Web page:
Margaret Thatcher becomes leader of the Tory Party
When Ted Heath lost the second election of 1974 in October, having already been ousted from government by Harold Wilson's Labour Party in February, the writing was on the wall for his leadership, though he was determined to fight on. This in spite of the failure of his 1970-74 government to tackle the unions and solve Britain's economic woes, and the British public's reaction to his distant, wooden, largely charmless and totally charisma-free personality.
The radical Tory thinker Keith Joseph had looked like the man to challenge Heath, having been openly critical of him even while serving in his government, but it was not to be; he made an ill-judged speech in October 1974 at Edgbaston that put paid to his chances. His friend and ally Margaret Thatcher, however, was unwilling to see Heath's failed policies limp along under his lacklustre leadership. Thatcher had founded the Centre for Policy Studies with Keith Joseph, a beacon for their free-market idealogy, and when he felt unable to stand she took the challenge on.
Thatcher had been an MP since 1959, but had only held office for four years, as Heath's Secretary of State for Education, not one of the most senior positions in the cabinet by a long way. Neither did she seem to have the political clout of say Willie Whitelaw, or Jim Prior. But she did have the steel to take on her leader.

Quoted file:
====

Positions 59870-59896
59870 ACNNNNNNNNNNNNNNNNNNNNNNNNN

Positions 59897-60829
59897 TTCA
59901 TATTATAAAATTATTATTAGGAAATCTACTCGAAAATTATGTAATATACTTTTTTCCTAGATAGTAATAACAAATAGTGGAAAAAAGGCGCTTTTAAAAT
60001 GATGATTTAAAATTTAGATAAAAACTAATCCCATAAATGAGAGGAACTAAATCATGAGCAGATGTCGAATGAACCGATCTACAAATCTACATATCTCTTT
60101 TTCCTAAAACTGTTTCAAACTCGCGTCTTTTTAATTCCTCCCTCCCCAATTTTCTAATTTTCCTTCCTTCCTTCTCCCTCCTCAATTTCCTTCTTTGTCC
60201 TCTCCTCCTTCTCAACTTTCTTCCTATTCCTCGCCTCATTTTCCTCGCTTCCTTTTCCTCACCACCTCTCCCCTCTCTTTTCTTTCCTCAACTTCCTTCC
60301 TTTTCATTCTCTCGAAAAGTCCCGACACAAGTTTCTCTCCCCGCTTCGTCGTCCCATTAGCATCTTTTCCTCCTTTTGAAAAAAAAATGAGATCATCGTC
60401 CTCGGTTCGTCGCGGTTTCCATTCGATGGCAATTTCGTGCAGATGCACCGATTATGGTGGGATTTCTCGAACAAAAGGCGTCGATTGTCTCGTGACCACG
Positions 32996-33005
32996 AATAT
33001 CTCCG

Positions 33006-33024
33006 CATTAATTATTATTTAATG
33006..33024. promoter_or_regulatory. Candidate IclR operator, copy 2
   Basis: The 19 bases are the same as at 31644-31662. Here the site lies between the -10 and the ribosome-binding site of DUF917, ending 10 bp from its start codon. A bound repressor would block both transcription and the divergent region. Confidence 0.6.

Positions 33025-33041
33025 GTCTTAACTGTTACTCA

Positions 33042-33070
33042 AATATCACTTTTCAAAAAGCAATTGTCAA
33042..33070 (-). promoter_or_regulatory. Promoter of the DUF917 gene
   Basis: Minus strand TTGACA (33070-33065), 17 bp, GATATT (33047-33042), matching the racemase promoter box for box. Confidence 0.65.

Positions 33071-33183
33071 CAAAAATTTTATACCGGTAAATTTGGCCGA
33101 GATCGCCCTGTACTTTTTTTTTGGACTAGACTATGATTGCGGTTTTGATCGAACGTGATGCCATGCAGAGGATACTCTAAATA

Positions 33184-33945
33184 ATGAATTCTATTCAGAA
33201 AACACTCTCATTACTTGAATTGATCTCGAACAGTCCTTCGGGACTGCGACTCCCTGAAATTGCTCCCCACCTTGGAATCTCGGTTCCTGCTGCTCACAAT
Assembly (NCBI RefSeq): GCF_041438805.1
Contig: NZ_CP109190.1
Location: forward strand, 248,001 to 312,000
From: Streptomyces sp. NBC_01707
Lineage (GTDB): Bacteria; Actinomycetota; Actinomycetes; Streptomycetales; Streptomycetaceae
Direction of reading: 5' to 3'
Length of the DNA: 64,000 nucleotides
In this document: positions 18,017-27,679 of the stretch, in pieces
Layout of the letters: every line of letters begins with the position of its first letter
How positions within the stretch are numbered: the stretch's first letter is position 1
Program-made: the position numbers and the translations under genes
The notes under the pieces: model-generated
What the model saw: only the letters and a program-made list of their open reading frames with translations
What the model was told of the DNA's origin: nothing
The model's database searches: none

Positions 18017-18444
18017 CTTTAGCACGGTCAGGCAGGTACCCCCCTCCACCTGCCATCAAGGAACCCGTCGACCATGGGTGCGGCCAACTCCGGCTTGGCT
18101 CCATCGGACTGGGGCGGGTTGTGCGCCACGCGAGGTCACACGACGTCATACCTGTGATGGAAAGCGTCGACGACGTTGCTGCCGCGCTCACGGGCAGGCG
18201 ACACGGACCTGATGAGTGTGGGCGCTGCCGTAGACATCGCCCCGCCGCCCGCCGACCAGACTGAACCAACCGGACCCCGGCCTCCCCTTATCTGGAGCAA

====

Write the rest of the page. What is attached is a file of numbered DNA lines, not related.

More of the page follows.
In the first ballot, to the astonishment of most in the party and nearly all in the wider country, Thatcher beat Heath, by 130 votes to 119. Some of the then more significant figures in the Tory party jumped in to try to seize the moment, as if Thatcher had been a mere stalking-horse candidate. But they were too late: Thatcher had momentum; she offered something patently different - the first of her sex to lead a major Western European political party were she to win; policies that were different from what had come to seem an unhealthy blending of middle of the road Labour and Tory compromises when the country was going to hell in a hand basket; and the camera was far more attracted to her than her male rivals.
Thus in the second ballot on February 11 1975 Willie Whitelaw polled 79 votes, Geoffrey Howe and Jim Prior 19 each, and outsider John Peyton just 11. The 50-year-old MP for Finchley gathered 146, adding to her first round total when some commentators predicted her support would diminish.
The rest is history: Thatcher went on to win the 1979 election and was PM for 11 years. Edward Heath began what was to be dubbed 'the longest sulk in political history', refusing to serve under her, criticising every move she made, convinced that one day the party would realise its mistake and invite him back as leader. There is an adjective Thatcherism still often used today; if there is a word Heathism this writer has never seen it. Love or loathe the Iron Lady, she made her mark.
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